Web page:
So, I endorse all of the above re shorts, chamois butter (I used baby lotion) and also make sure your dietry preparations start the day before. Avoid: red meat, fatty foods, alcohol, sugar etc. Eat: pasta, chicken, fish, fresh and/or dried fuit.

Good luck with your ride and the best bit of advice is: Enjoy it!

Nasher

I’ve been thinking about riding the “Hotter N Hell”, but not this year. I’m not in good enough shape yet. Maybe next year I’ll join you.

You’ll have to tell us how it goes. Pictures would be good too.

My best answer is to ask us a little earlier. Good advice above, but now you’ll have to be trying everything either at the last minute, or on the day-of. It’s better to get those experiences as part of your preparation…

During the ride, don’t neglect taking some breaks in the first half. If you don’t you may regret it during the second half! Not necessarily long ones, but what some of us call “circulation breaks” are always good.

Like everyone else said, a hand bar helps heaps. if it is adjustable, give it a shot set up long and low. I find that that is the best for getting weight off the saddle on longer rides.

If you are leanding into a handle your seat can be tilted forward a bit more than you would usually have it.

The above bits and pieces of advice and much much more have been covered in the thread “Training for 100 mile ride”.
http://www.unicyclist.com/forums/showthread.php?p=1345210

Check it out.

Geoff

PS welcome to the forums. May it be your new home. Lot’s of nice helpful people here and we don’t bite (much).

Thanks to everyone for all the advice!!

I want to thank you all for the advice at such a last minute. I am very excited about this milestone in my “unicycling career.” I have handlebars on my nimbus and even a disc brake…theres no question about the unicycle being worthy of this trip…I have 125/110 double hole kris holm cranks too. Ill probably use the 125s the whole time. I will try the lotion stuff that bikers use on the saddle area…never used it before but I want to make this as comfortable of a ride as possible…lol…Thanks again to everyone! If anyone wants to join me last minute…give me a call 972-268-2707! Thiis ride is going to be a blast!!

will do!

Just have fun!

Tom: priceless advise. You forgot to mention expresso.*
I have learned to break all the rules. It makes the ride more fun.*

Only advise I have is –
– Just have fun.*

Don’t try ANYTHING NEW.
Remember, DON’T TRY ANYTHING NEW.
If you haven’t tested it on a long ride then DON’T TRY ANYTHING NEW!

Joe Myers

ok i hate to be a jerk but it’s espresso not expresso.

Off subject but…

I never had any large respect for good spelling. That is my feeling yet. Before the spelling-book came with its arbitrary forms, men unconsciously revealed shades of their characters and also added enlightening shades of expression to what they wrote by their spelling, and so it is possible that the spelling-book has been a doubtful benevolence to us.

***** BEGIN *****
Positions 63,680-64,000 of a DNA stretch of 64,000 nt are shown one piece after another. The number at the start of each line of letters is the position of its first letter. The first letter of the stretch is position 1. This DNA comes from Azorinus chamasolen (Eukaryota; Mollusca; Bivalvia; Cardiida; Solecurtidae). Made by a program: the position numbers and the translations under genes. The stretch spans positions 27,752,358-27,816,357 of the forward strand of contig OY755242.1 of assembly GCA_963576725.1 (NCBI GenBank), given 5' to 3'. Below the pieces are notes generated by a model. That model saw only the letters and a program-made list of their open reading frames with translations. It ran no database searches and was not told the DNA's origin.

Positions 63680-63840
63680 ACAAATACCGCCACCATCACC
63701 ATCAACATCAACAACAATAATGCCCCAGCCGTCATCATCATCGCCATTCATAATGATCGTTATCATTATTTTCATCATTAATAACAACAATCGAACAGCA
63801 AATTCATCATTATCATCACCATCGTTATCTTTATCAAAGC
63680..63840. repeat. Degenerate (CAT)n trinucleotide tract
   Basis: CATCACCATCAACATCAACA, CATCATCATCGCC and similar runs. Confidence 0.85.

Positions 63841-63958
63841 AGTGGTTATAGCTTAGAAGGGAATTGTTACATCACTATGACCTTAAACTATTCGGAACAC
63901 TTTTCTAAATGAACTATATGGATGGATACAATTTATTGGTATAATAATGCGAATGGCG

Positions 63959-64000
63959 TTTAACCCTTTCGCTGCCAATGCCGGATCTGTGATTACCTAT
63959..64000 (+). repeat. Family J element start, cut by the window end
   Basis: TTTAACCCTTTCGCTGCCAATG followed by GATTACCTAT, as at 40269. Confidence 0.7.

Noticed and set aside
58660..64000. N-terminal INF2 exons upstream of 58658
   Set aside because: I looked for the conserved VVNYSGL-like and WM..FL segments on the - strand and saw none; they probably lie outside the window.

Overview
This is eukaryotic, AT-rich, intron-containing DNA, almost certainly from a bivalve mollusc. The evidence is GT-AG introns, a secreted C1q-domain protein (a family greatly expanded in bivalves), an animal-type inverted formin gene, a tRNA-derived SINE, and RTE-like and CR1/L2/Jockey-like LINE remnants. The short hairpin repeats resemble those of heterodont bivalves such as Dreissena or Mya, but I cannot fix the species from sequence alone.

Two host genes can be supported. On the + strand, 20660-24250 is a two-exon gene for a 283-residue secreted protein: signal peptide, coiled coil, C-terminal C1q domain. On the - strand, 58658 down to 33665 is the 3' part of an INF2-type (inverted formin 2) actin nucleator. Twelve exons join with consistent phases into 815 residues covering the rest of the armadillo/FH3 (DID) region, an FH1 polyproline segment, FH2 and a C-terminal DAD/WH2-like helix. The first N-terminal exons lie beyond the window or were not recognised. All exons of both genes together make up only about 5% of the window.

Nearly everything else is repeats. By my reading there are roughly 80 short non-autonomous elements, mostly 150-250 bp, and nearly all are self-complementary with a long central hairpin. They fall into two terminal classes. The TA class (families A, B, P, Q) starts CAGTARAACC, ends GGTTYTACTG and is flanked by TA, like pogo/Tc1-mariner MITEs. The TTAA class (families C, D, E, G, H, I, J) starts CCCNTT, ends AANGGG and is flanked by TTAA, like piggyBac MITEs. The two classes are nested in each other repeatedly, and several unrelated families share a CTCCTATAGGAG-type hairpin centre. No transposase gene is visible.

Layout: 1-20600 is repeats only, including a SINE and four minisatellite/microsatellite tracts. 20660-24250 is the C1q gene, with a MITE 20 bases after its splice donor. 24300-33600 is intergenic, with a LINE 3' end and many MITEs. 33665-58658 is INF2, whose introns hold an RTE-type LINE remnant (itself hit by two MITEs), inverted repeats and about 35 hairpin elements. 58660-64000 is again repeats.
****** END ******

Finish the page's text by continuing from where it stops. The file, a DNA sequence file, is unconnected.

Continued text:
whatever it’s still espresso.

jk

Sometimes rides like this have an “elevation profile” they publish, so you can see where any big hills are. If it’s mostly flat, which I suspect could be the case in Texas, and you’ve spent any time at all riding the 110 setting, I think you’d find that to be easier on your legs. Even if there are small hills, the 110s could be better because you’d be more likely to have to stand up a bit for the climb, giving you an automatic circulation break.

But if you’re not comfortable with the 110s, a big event ride like this probably isn’t the best place to change.

Yeah, no matter what you do you’ll put in about 27,000 pedal revolutions. It doesn’t seem like it when comparing the two on shorter rides, but the 110s would really save your knees, and muscles. It’s a significantly larger range of motion with the 125s, and when you’re putting in big miles, you can really notice the difference. Like Tom said, if you don’t have experience with the 110s or don’t feel comfortable with them, stick with the 125s.

The ride was a huge success!

Thanks again for all your comments and advice. The ride went very well. I completed the 50 miles in just under 6 hours on saturday. This ride was an experience Ill never forget…next goal will be the 100k! I used the Nimbus Impulse with my 125 cranks the whole ride. As some of you suggested, I should not try anything new…so I didnt. Next ride, ill try using the 110s. My legs were fine until mile 40…then the cramps got really bad…really bad. I pushed through the rest of the ride after the last rest stop where I rehydrated with whatever they had (pickle juice, power aid, and water)…also had a few bananas and cookies. The ride was awesome…15,000 bikes and 2 unicycles…i never actually saw the other unicyclist…i think he was doing the 10 mile or 25…if anyone has tricks about preventing the cramps, id love to hear their advice!

Congratulations on your accomplishment!

I prevent or minimize leg cramps in long events by:

  • The more training prior to the event, the better (of course).
  • During the event, drink early and often, before you’re thirsty.
  • During the event, eat early and on a rigorous schedule (e.g. I eat Cliff Gel every 30 minutes, even when I’m not hungry)